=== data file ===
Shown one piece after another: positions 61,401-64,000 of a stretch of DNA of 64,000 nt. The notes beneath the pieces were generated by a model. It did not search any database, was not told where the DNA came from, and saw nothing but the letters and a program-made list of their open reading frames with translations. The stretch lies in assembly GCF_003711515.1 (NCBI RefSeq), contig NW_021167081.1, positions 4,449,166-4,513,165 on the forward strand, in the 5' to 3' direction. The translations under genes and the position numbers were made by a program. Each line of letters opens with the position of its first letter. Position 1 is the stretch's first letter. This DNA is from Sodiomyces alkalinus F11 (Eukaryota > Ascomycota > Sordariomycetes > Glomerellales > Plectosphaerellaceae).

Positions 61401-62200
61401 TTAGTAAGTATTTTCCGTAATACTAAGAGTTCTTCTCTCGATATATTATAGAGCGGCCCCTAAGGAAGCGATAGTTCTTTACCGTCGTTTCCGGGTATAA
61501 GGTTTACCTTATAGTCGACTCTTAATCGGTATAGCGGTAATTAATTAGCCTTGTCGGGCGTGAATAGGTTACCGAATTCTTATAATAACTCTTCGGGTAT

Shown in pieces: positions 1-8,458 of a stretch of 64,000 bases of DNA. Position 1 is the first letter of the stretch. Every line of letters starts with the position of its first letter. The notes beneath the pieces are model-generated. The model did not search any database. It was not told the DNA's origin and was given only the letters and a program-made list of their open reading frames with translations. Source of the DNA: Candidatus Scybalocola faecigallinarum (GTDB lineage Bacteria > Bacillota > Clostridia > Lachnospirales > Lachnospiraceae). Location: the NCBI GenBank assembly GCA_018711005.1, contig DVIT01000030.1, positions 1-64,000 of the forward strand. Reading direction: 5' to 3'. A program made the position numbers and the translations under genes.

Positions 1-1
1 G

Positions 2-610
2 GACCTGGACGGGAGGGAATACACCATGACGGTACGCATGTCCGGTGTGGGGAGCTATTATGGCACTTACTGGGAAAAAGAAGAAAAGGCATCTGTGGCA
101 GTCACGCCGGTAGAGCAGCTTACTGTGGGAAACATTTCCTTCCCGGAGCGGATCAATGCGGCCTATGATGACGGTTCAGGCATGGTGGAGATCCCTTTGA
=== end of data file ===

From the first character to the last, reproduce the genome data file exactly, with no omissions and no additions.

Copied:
Shown one piece after another: positions 61,401-64,000 of a stretch of DNA of 64,000 nt. The notes beneath the pieces were generated by a model. It did not search any database, was not told where the DNA came from, and saw nothing but the letters and a program-made list of their open reading frames with translations. The stretch lies in assembly GCF_003711515.1 (NCBI RefSeq), contig NW_021167081.1, positions 4,449,166-4,513,165 on the forward strand, in the 5' to 3' direction. The translations under genes and the position numbers were made by a program. Each line of letters opens with the position of its first letter. Position 1 is the stretch's first letter. This DNA is from Sodiomyces alkalinus F11 (Eukaryota > Ascomycota > Sordariomycetes > Glomerellales > Plectosphaerellaceae).

Positions 61401-62200
61401 TTAGTAAGTATTTTCCGTAATACTAAGAGTTCTTCTCTCGATATATTATAGAGCGGCCCCTAAGGAAGCGATAGTTCTTTACCGTCGTTTCCGGGTATAA
61501 GGTTTACCTTATAGTCGACTCTTAATCGGTATAGCGGTAATTAATTAGCCTTGTCGGGCGTGAATAGGTTACCGAATTCTTATAATAACTCTTCGGGTAT

Shown in pieces: positions 1-8,458 of a stretch of 64,000 bases of DNA. Position 1 is the first letter of the stretch. Every line of letters starts with the position of its first letter. The notes beneath the pieces are model-generated. The model did not search any database. It was not told the DNA's origin and was given only the letters and a program-made list of their open reading frames with translations. Source of the DNA: Candidatus Scybalocola faecigallinarum (GTDB lineage Bacteria > Bacillota > Clostridia > Lachnospirales > Lachnospiraceae). Location: the NCBI GenBank assembly GCA_018711005.1, contig DVIT01000030.1, positions 1-64,000 of the forward strand. Reading direction: 5' to 3'. A program made the position numbers and the translations under genes.

Positions 1-1
1 G

Positions 2-610
2 GACCTGGACGGGAGGGAATACACCATGACGGTACGCATGTCCGGTGTGGGGAGCTATTATGGCACTTACTGGGAAAAAGAAGAAAAGGCATCTGTGGCA
101 GTCACGCCGGTAGAGCAGCTTACTGTGGGAAACATTTCCTTCCCGGAGCGGATCAATGCGGCCTATGATGACGGTTCAGGCATGGTGGAGATCCCTTTGA